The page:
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What Is A 'Mass Shooting'? Different Groups Give Different Definitions

Lindsey Kilbride
Jacksonville police block off the area near the Jacksonville Landing Sunday.

WJCT News along with other news media used the term “mass shooting” in reporting Sunday’s tragedy at the Jacksonville Landing in which two people were killed and nine others where shot. The gunman also took his own life.

However, there isn’t a unified legal definition in the U.S. as to what constitutes a mass shooting or mass murder.

The Investigative Assistance for Violent Crimes Act of 2012, which was signed into law by Congress, defines a “mass killing” as resulting in at least three victims, excluding the shooter.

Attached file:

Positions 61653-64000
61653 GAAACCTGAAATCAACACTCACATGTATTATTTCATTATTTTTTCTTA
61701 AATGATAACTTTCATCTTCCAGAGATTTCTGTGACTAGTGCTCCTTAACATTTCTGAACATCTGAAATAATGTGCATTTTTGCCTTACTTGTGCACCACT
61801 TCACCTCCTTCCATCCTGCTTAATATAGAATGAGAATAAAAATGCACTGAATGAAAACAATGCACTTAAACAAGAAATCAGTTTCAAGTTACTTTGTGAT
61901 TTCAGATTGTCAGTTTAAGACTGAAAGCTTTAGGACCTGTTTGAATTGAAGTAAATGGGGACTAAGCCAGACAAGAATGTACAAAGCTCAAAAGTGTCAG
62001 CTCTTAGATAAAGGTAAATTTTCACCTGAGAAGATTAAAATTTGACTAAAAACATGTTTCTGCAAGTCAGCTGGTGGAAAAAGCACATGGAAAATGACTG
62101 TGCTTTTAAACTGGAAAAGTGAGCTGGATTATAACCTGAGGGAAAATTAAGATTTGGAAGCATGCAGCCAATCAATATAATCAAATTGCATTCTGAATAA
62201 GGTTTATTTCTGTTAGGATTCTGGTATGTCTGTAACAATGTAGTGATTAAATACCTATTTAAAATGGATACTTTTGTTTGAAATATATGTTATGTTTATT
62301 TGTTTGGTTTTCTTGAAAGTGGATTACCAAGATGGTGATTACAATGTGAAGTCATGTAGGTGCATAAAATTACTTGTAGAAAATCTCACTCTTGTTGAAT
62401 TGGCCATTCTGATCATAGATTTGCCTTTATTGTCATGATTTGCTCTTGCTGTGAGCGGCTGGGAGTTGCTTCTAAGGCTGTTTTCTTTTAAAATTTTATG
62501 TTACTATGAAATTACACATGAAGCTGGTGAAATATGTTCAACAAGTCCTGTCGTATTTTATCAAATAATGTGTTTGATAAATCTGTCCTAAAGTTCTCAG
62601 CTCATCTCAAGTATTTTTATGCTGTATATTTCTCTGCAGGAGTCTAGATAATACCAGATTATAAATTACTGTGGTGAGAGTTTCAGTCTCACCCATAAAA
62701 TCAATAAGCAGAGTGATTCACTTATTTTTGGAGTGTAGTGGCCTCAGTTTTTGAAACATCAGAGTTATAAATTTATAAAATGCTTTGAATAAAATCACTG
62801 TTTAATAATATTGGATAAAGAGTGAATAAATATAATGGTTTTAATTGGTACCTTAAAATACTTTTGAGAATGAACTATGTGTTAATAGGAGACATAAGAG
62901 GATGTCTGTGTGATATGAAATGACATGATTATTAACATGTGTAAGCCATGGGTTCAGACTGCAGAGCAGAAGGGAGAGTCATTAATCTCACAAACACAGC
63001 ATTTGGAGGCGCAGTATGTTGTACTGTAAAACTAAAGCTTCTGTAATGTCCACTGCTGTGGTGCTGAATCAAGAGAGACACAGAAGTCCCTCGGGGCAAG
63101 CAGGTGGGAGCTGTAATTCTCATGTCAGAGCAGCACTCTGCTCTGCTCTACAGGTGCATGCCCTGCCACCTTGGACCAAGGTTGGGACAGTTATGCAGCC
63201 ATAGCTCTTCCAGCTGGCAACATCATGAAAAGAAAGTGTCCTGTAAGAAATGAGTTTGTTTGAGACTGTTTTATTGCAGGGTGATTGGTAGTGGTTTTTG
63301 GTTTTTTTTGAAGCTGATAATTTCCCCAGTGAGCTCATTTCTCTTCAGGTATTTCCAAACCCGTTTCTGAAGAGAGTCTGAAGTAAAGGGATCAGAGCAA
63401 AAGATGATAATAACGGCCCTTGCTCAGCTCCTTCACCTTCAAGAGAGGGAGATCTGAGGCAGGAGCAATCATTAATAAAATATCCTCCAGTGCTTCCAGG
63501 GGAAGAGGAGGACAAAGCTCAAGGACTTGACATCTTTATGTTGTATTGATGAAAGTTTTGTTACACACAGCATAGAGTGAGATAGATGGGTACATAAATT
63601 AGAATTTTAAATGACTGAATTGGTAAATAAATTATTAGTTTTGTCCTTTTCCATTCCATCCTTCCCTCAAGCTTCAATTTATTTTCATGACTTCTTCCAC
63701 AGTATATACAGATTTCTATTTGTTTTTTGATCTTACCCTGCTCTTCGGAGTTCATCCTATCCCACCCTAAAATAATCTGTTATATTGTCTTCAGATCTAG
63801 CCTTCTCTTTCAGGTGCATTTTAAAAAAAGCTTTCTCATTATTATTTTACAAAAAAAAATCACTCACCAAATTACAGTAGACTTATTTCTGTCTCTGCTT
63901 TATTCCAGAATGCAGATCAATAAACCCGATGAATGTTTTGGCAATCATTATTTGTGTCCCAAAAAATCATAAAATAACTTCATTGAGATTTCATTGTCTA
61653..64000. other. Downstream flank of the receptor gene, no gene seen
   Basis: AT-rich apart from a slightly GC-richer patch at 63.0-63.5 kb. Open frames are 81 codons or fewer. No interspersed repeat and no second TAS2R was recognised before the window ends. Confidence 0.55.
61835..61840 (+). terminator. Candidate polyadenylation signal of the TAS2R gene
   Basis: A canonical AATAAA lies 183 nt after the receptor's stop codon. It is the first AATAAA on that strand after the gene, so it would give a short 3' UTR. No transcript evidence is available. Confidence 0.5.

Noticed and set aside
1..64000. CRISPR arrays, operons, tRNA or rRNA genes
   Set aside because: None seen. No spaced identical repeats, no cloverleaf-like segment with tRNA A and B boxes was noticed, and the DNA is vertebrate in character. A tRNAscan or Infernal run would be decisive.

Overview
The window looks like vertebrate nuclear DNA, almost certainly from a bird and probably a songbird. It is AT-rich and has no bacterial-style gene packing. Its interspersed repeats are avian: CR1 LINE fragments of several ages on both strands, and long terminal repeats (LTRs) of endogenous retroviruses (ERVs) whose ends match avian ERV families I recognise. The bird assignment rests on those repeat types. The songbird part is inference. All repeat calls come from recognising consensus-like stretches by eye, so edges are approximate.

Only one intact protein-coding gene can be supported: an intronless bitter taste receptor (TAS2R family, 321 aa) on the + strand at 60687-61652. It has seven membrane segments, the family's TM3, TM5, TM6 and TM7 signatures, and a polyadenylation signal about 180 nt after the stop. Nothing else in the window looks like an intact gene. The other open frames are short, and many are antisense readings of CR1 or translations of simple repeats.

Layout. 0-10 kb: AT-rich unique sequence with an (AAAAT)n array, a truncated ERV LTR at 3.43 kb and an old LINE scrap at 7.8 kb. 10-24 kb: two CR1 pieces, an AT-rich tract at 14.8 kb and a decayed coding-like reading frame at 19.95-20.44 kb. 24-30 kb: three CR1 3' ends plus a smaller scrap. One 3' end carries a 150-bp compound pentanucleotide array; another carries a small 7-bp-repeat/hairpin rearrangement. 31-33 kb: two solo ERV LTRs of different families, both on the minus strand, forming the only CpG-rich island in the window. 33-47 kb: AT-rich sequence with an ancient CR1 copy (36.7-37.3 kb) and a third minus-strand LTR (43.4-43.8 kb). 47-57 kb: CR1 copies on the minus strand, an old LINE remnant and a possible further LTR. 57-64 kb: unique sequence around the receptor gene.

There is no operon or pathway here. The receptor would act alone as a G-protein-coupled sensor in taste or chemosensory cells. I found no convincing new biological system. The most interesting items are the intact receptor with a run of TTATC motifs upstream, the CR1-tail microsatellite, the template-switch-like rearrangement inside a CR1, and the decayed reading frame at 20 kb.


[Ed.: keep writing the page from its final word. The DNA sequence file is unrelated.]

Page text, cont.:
Then in 2015, the Congressional Research Service defined a mass shooting as "a multiple homicide incident in which four or more victims are murdered with firearms, within one event, and in one or more locations in close proximity."

The Congressional Research Service in turn based its definition on the FBI defining “mass murder” being defined generally as a multiple homicide incident in which four or more victims were murdered.

However, the crowd-sourced Mass Shooting Tracker put together by quickly added Jacksonville to its list of 2018 mass shootings in the U.S.

Polififact – which looks into the accuracy of statements and claims – found when looking into the issue in 2017 that “our current research indicates the debate over the definition of mass shootings is more unsettled than ever.”

Bill Bortzfield can be reached at, 904-358-6349 or on Twitter at @BortzInJax.